Choosing a medical alert system

by the Editor, SeniorInsider | May 31, 2011

While it is something that you hope you will never need, having the ability to send medical alerts in an emergency situation could provide peace of mind for you and your family. There are a variety of options available for sending medical alerts, so it makes sense to understand them relative to your situation in order to choose an alert system that matches your needs and lifestyle.

Medical Alert Bracelets

While you might not think of medical alert bracelets as an alert system, the truth of the matter is that these aids for elderly people can be a life saving device in a real emergency situation. For example, if you have a drug allergy that can be life threatening, having that information on one of the many styles of medical alert bracelets available could prove critically useful if you are involved in a car accident and are injured and can’t communicate with the paramedics. The medical alerts provided by the information on your bracelet could make a huge difference in your care and treatment at the accident scene, on the way to the hospital, and once you are at the hospital.

Medical Alert Bracelets Versus Home Medical Alert Systems

While medical alert bracelets travel with you wherever you go, they are only useful if someone sees them. This might not do you a great deal of good when you are home alone and have a medical emergency. For this situation, having a system at home for elderly assistance that can send medical alerts can be invaluable.

There are some choices that have to be made when evaluating systems that provide medical alerts from your home. One of the first has to do with whether you want a system that is monitored or not. A monitored system will have a fee associated with it, normally paid as a monthly service charge. A system that is not monitored generally does not have recurring charges.

Another consideration is the size of your home, and ensuring that the system you choose will work from anywhere in and around your home. What you would need for an apartment or small house could differ widely from what you would need to send medical alerts from the second floor or backyard of a large home.

Monitored Medical Alerts

A medical alert system that is monitored means that you have a base station and alert button that call a center that is staffed at all times. This means that when you push the button on your system, a call goes immediately to a live person. You can explain the emergency and get help over the phone while emergency assistance is dispatched to your home, if necessary.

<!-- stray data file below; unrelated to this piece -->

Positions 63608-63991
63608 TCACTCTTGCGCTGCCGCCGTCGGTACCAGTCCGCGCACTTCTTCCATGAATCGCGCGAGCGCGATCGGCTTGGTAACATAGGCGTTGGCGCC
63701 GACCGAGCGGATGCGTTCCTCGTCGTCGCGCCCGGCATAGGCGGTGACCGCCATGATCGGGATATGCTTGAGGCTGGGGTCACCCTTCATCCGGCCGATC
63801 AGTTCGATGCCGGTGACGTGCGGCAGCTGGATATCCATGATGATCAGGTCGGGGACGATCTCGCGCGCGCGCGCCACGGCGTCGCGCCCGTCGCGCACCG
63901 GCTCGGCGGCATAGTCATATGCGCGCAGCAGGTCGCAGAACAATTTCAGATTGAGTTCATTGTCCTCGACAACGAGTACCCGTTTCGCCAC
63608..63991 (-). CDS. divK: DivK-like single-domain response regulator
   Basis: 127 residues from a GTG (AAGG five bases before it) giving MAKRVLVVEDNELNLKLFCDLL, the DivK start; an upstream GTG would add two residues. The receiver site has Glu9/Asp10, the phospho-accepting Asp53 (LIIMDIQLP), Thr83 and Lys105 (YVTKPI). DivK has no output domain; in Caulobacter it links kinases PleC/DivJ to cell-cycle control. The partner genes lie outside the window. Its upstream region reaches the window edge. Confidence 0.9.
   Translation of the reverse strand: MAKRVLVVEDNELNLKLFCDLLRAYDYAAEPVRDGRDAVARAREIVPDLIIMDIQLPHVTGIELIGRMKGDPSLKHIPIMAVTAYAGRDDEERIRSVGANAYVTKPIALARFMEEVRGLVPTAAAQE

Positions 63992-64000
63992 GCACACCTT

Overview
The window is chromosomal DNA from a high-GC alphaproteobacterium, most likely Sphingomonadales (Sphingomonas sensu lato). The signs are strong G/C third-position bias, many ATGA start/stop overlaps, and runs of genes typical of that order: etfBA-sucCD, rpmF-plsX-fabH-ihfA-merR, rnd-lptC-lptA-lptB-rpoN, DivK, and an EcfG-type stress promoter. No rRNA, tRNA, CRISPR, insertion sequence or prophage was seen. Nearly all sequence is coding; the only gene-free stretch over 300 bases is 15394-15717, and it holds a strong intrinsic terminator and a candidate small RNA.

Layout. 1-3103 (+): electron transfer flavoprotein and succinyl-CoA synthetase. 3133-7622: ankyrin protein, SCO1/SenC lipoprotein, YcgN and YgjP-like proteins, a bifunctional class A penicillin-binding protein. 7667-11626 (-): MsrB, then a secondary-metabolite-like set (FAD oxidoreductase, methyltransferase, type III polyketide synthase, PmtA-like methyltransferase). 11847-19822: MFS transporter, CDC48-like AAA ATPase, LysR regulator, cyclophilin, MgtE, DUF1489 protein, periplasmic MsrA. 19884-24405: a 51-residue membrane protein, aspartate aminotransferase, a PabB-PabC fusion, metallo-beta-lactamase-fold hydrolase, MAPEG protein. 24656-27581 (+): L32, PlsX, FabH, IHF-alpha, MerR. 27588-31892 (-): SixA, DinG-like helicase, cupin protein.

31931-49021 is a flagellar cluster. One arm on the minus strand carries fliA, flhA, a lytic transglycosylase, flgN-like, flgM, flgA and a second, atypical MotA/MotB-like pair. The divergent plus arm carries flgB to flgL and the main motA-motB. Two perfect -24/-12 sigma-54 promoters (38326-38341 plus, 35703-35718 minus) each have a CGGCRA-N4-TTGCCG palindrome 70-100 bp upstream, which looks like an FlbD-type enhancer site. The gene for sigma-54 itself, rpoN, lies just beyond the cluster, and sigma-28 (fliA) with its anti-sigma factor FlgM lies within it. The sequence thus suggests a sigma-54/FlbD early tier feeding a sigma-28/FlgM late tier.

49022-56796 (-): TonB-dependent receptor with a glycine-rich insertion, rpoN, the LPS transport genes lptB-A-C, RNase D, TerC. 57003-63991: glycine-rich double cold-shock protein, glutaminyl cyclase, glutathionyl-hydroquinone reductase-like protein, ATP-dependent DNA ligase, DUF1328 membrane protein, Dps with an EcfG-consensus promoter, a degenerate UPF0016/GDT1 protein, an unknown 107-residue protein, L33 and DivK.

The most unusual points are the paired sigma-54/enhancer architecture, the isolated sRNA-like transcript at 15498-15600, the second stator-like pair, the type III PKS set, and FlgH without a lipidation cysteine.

Depending on the level of the problem that prompted you to press your alert button, the operators at the other end of the phone may be able to help you. This depends on whether your call center is staffed with trained medical personnel like paramedics, or whether it is staffed with operators who can only call for medical help. This is something you will want to ask system providers about when you are evaluating medical alert systems for your home.

Non-Monitored Medical Alerts

The big difference between a monitored and a non-monitored system is that with the non-monitored system, you are not paying a monthly fee to have an operator available at the push of your alert button. However, this does not mean that you can’t call for help using your system.

With a non-monitored system, once you buy the equipment, you no longer have expenses associated with having the alert system. The way that this type of system works is that you set it up to call certain phone numbers when the alert button is pressed. For example, you might load in your son’s phone number as the first to call when the button is pushed, followed by your neighbor, followed by an emergency number like 911.

Costs Associated with Medical Alert Systems

Whether you choose to have a monitored system or a non-monitored system, there are costs for the equipment that is installed in your home. This will include a base unit as well as at least one button that you wear that activates the medical alerts.

The size of your home comes into play too as far as whether or not your voice can reach the base unit from where you suffer from the emergency situation. Think of the base unit as being similar to your phone answering system in range; if you can hear your answering machine from anywhere in your home, then you should be able to communicate through the base unit of your medical alert system once it is activated.

The costs of the equipment may be fairly similar from one system to the next, so it pays to ask plenty of questions about what is included with each system for that price. You might pay less up front for a monitored system since you will be paying a monthly monitoring fee.

The major difference in price comes with a monitored system. In this case, you will pay a monthly fee to the monitoring company. It is not unusual for this to cost about $30 per month. On the one hand, that may seem like a small price to pay for 24-hour a day monitoring, and the peace of mind that it gives. On the other hand, if you are on a fixed income, that could seem like a significant amount of your budget.



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